down presently.

5 A.M.--Hurry back to station. Catch early cattle-train going back to
Berlin. Jump on engine, and declare myself. Wire approach down line,
and tear away with the cattle, at seventy miles an hour, getting
back to Berlin just in time for breakfast. Fancy I woke them up!
Altogether, a very enjoyable outing.

* * * * *


(_A Thaw Picture_.)


* * * * *




_Jonathan (who has been reading the Articles on "The Negro Question in
the United States," in the English "Times") loq._:--

It may be ez you're right, JOHN,
And both my hands _are_ full;
_You_ know ez I can fight, JOHN,
(I've wiped out "Sitting Bull").
Ole Uncle S. sez he, "I guess
We see our fix," sez he.
"The 'Thunderer's' paw lays down the law,
Accordin' to J.B.
To square it's left to _me_!"

Blood ain't so cool as ink, JOHN;
Big words are easy wrote;
The "coons"--well, you don't think, JOHN,
I'll let 'em cut my throat.
Ole Uncle S. sez he, "I guess
Ghost-dance must stop," sez he.
"Suppose the 'braves' and black ex-slaves
Hed b'longed to ole J.B.
Insted of unto me?"

Ten art'cles in your _Times_, JOHN,
Hev giv me good advice.
I mind th' old Slavery crimes, JOHN.
I don't need tellin' twice.
Ole Uncle S. sez he, "I guess,
I only guess," sez he,
"Seven million blacks on his folks' backs
Would kind o' rile J.B.
Ez much ez it riles me!"

The Red Man,--well, I s'pose, JOHN,
We'll hev to wipe _him_ aout.
Sech pizonous trash ez those, JOHN,
The world kin do without.
Ole Uncle S. sez he, "I guess
Injuns must go," sez he.
"COOPER's Red Man won't fit our plan,
Though he once witched J.B.
As once he fetched e'en _me_!"

The Black Man! Ah, that's wuss, JOHN.
The chaps wuz right, ay _joost_,
Who said the Slavery cuss, JOHN,
Wud yet come home to roost.
Ole Uncle S. sez he, "I guess
The problem set," sez he,
"By that derned Nig. is black and big,
And fairly puzzles me,
Ez it wud do J.B."

Your _Times_ would right our wrongs, JOHN,
--Always _wuz_ sweet on us!--
But on dilemma's prongs, JOHN,
To fix me don't _you_ fuss.
Ole Uncle S. sez he, "I guess,
Though physic's good," sez he,
"It doesn't foller that he can swaller
Prescriptions signed J.B.
Put up by you for me!"

Thet swaggerin' black buck Nig., JOHN,
Is jest a grown-up kid;
Ez happy as a ---- pig, JOHN,
When doin' wut he's bid.
Ole Uncle S. sez he, "I guess
He's hateful when he's free.
Equal with _him_, that dark-skinn'd limb?
No; that will not suit _me_,
More than it wud J.B.!"

Emigrate the whole lot, JOHN?
Well, that's a tallish task!
In Afric's centre hot, JOHN,
Send 'em to breed and bask?
Ole Uncle S. sez he, "I guess
_I_'d be right glad," sez he,
"But--_will they go?_ 'Tain't done, you know,
As easy as J.B.
Wud settle it--for me!"

_Rouge_--there I see my way, JOHN.
But _Noir_--thet's hard to front!
It wun't be no child's play, JOHN,
Seven million Nigs to shunt.
Ole Uncle S. sez he, "I guess
We've a hard row," sez he,
"To hoe just now, but thet, somehow,
I fancy, friend J.B.,
Your _Times_ may leave to _me_!"

[_Left considering it._

* * * * *


[Mr. SANTLEY, who has been long absent in Australia,
reappeared at St. James's Hall on Jan. 19, and was received
with great enthusiasm.]

Back from your Australian trip!
_Punch_, my CHARLES, your fist must grip.
You have lighted on a time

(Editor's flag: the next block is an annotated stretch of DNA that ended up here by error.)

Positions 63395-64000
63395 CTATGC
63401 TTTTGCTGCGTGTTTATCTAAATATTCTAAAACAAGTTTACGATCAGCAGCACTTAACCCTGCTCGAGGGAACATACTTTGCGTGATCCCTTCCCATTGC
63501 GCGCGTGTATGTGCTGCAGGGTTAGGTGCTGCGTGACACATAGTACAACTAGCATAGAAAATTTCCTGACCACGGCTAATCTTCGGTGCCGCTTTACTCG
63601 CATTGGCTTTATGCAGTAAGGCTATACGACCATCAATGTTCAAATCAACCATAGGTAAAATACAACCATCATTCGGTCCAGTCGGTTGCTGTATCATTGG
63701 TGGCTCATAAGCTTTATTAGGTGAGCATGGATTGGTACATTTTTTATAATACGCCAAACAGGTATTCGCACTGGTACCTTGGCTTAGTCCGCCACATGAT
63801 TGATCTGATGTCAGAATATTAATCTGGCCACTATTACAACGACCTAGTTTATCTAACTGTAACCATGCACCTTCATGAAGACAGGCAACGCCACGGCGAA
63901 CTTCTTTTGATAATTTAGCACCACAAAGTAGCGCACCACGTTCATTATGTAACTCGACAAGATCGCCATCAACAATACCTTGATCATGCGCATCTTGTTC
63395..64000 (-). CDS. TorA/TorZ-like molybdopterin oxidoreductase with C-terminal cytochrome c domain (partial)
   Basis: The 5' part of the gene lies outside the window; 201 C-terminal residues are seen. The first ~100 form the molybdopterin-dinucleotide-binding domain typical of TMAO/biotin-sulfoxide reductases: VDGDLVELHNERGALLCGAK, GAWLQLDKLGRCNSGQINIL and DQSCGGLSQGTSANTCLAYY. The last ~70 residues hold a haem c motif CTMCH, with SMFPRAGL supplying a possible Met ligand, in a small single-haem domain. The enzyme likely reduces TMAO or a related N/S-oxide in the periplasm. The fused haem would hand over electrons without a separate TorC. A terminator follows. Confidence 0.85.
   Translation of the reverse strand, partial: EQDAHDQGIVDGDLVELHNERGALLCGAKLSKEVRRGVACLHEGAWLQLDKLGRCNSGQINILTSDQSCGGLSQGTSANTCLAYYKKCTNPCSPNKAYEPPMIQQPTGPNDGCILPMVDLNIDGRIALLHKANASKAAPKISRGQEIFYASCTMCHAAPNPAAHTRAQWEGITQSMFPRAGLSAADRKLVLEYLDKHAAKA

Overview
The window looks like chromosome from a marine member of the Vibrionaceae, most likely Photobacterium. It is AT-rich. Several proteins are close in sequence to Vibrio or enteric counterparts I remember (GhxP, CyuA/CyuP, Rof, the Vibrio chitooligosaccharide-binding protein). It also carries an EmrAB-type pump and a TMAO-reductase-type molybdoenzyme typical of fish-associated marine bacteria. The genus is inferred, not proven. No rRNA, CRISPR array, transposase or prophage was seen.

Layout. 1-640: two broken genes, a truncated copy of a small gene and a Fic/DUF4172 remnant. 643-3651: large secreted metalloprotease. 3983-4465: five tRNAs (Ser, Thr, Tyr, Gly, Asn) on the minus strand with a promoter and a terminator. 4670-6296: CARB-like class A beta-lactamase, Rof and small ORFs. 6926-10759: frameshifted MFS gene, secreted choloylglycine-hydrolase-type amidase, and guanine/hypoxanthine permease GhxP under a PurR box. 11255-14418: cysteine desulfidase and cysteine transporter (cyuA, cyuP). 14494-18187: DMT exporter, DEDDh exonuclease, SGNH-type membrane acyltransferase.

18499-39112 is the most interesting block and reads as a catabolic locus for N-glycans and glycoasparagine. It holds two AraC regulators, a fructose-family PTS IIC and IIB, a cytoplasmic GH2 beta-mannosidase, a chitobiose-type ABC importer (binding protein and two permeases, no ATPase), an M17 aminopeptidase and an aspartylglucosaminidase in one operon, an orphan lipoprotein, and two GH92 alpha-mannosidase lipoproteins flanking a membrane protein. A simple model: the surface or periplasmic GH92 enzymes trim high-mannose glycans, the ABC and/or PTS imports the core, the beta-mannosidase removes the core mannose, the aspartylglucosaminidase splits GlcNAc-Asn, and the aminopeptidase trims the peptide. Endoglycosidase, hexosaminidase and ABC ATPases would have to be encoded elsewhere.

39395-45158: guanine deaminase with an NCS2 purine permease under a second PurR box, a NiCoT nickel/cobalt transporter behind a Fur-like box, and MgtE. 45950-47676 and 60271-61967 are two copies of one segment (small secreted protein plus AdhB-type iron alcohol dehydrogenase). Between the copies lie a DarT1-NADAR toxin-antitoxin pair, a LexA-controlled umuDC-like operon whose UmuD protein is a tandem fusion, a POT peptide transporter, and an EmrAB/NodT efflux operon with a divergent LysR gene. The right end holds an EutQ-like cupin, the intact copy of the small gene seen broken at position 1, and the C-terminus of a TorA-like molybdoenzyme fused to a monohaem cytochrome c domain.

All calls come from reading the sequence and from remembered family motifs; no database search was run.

When we're all chill, choke, and grime.
'Twere no marvel, O great baritone,
Did you find your voice had nary tone.
But there's none like you can sing
"_To Anthea_," "_The Erl-King_."
Equally your Fine Art's pat on.
_Punch_ can never praise _you_ scantly.
_A votre sante_, good CHARLES SANTLEY!

* * * * *

[Illustration: "ROUGE ET NOIR!"]

* * * * *



* * * * *


[At the Anti-Gambling Demonstration recently held in Exeter
Hall, Sir RICHARD WEBSTER, the Attorney-General, said that it
was supposed by many that it was impossible to enjoy athletic
pursuits without becoming interested in a pecuniary sense. He
should therefore like to add, not for the purpose of holding
himself up as an example, that, during his entire interest in
sports of all kinds, he had never made a bet.]

Ah! these are days when Recklessness, bereft of ready cash,
Will strive to remedy the void by speculative splash;
It is a salutary sight for Bankruptcy and Debt--
Our good Attorney-General who never made a bet.

His interest in manly sports, an interest immense,
Was ne'er degraded to a mere "pecuniary sense;"
His boyhood's love of marbles leaves him nothing to regret--
Our good Attorney-General who never made a bet.

Next, when a youth, the cricket-bat he first began to wield,
And "Heads or Tails?" re-echoed for the Innings through the field.
He sternly scorned to toss the coin, howe'er his friends might fret--
Our good Attorney-General who never made a bet.

And when, an Undergraduate, he swiftly skimmed his mile,
And comrades staked with confidence on him their little pile,
He'd beg them not on his account in gambling ways to get--
This good Attorney-General who never made a bet.

To play for money ruins whist: and seldom can his Club
Persuade him to put counters (coins for Zulus!) on the rub;
He _has_ been known for lozenges to dabble with piquet;
He wasn't Chief Attorney then, nor was it _quite_ a bet.

His wise profession's ornament, he looks on all such games
Far otherwise than RUSSELL does, than LOCKWOOD, HALL, or JAMES;
For pure platonic love of play he stands, unequalled yet--
Our good Attorney-General who never made a bet.

St. Stephen's, too, thinks much of him; but ah! his soul it pains
To know that Speculation o'er the lobby sometimes reigns;
He's chided OLD MORALITY and RANDOLPH and the set,
Beseeching them on bended knees to never make a bet.

We all are fond of him, in short, the Boxes with the Gods;
That he's a first-rate fellow we would gladly lay the odds.
But no!--himself would veto that. We must not wound our pet
Precise Attorney-General who never made a bet.